Testing Minolta 28-70 2.8

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Sunset

Testing out my new (old) Minolta 28-70 2.8. I’m not too sure if I like it though. I recently lost my very similar Tamron 28-75 2.8 and wanted to try something different when I replaced it because though the Tammy was a very good lens in many respects, I was also kind of bored with it compared to my vintage lenses. This Minolta lens was a high end pro lens released in 1993 and manufactured until sometime in the early 2000s, so I suppose that’s technically vintage but it’s still the youngest lens in my small but growing collection. (Shout out to friends and family for all the donations!)

I’m not a pixel peeper. Ultra sharpness and non-existent flare are not the most important things to me. I like vintage lenses because they are all so unique and impart their own feel to an image that’s hard to define and impossible to create in post. In terms of artistic feel, this Mino seems to deliver, but it has some serious drawbacks.

The focus is even slower than my other 90s era Minolta AF lenses, especially in low light, and just that alone greatly detracts from it’s usability. The only reason I even want a fast mid range zoom is because it’s versatile enough to get a range of candid, impromptu, shots in a wide range of settings. Quite frankly 28-70 is not really wide enough for great landscapes and not really long enough for great portraits, but it’s close enough to both ends to do quite a bit when you don’t want to change lenses a lot while on vacation, covering an event, or in the front row at a concert. However, there’s no sense lugging a huge lens like this around if it can’t perform in low light.

Another big draw back is the minimum focus distance is really, really, bad. I knew from reading the specs before I bought it that it was long, but once I gave it a try I saw how badly that might effect it in use. I don’t think you can get decent subject separation on indoor shots with this lens because you can’t get close enough to the subject. That’s a bummer because one of the main reasons I went for the Mino was the great bokeh (for a zoom anyway.)

Lastly, the images seem to haze pretty badly when the subject is backlit at all, and I’m not talking about an extreme “shooting into high sun” backlit either. The hazing could definitely be used for artistic effect, but it’s also super annoying when photographing nature. I need to shoot with it a little more to see if that problem is as bad as it seemed with my first few test shots though.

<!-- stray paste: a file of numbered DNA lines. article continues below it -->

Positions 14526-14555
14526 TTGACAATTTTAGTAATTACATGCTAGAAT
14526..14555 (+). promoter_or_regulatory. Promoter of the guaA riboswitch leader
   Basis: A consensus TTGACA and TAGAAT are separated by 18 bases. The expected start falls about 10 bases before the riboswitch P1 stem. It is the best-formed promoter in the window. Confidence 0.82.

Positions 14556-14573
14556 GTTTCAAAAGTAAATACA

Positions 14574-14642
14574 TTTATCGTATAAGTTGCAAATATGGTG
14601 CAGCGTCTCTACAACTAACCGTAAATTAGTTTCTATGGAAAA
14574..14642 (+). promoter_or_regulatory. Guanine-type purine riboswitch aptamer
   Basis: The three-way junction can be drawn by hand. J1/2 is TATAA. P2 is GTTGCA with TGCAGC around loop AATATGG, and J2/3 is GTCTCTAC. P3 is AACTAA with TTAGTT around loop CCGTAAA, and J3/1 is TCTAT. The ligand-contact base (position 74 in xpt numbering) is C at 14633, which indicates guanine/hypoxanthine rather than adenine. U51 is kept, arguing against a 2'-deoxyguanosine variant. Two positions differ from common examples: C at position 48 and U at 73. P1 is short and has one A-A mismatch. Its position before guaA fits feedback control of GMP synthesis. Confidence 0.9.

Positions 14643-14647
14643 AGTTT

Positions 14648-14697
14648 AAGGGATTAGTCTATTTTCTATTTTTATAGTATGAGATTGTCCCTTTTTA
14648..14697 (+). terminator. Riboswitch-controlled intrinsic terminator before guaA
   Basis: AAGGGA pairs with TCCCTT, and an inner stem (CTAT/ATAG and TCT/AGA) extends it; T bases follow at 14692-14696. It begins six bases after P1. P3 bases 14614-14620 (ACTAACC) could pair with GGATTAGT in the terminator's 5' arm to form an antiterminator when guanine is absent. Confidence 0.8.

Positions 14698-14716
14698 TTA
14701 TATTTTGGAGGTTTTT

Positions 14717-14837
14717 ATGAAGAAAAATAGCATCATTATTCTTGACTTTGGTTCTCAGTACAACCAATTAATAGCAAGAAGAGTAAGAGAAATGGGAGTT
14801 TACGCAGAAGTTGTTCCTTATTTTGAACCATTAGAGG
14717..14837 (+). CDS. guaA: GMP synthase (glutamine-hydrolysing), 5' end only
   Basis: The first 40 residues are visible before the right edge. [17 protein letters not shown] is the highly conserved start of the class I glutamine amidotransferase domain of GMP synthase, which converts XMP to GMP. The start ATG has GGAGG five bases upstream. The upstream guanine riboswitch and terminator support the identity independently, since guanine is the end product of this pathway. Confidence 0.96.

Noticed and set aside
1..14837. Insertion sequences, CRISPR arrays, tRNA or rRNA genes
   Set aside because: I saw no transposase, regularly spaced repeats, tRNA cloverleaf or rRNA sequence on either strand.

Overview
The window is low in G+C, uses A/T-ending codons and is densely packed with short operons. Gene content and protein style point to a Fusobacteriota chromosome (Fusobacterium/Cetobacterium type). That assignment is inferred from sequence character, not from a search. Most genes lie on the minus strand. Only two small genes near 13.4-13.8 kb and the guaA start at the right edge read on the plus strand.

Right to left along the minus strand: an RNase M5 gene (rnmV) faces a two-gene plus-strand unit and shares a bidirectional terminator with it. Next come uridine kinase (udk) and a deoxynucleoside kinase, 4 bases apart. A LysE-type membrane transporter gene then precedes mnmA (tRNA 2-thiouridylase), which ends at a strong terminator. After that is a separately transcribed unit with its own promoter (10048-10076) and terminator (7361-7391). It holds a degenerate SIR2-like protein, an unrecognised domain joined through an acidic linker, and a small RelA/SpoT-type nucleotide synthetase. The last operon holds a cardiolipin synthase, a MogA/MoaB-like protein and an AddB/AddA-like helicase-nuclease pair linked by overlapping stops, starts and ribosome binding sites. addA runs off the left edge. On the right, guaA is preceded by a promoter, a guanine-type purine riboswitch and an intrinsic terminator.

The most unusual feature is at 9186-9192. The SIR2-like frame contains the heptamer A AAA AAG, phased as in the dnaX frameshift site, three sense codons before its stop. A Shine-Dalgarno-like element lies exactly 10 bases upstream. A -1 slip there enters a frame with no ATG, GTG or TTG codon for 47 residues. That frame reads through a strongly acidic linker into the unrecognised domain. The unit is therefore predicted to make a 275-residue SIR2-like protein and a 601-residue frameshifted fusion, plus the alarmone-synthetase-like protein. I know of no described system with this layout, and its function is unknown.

So, I don’t know… This classic Minolta lens seem to produce what I think of as more exciting and artistic images straight out of camera than my Tamron did, but I don’t think it’s going to be nearly as reliable or versatile. I guess you can’t have it all for what little I can afford. Lol. So, I might be returning this lens pretty soon or I may use it for a few months and then sell it. I need to test it more.

I’m still really hoping to acquire a Mino AF 85mm 1.4 or the 100mm as well as a Mino 17-35 to round out my collection of auto focus lenses, but that will probably have to wait till next year.

Chris Brewer at the Oregon Express

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(See these photos on Flickr)

Got a few great pictures of Chris Brewer on Saturday at the Oregon Express. Usually, I think my concert photos aren’t very good, but I’m very happy with the ones I got of Chris this past Saturday at the gig we shared with Dave Berry. I’m especially happy about Continue reading

Old Caddy

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Old Caddy

Spotted in my Papaw’s neighbor’s garage. Shot with an early 1970’s Minolta Rokkor 50mm 1.7 lens adapted to Sony A7 mirrorless (digital) camera. I absolutely love vintage lenses on this camera. Some of the focusing features of the camera make for a very smooth shooting experience.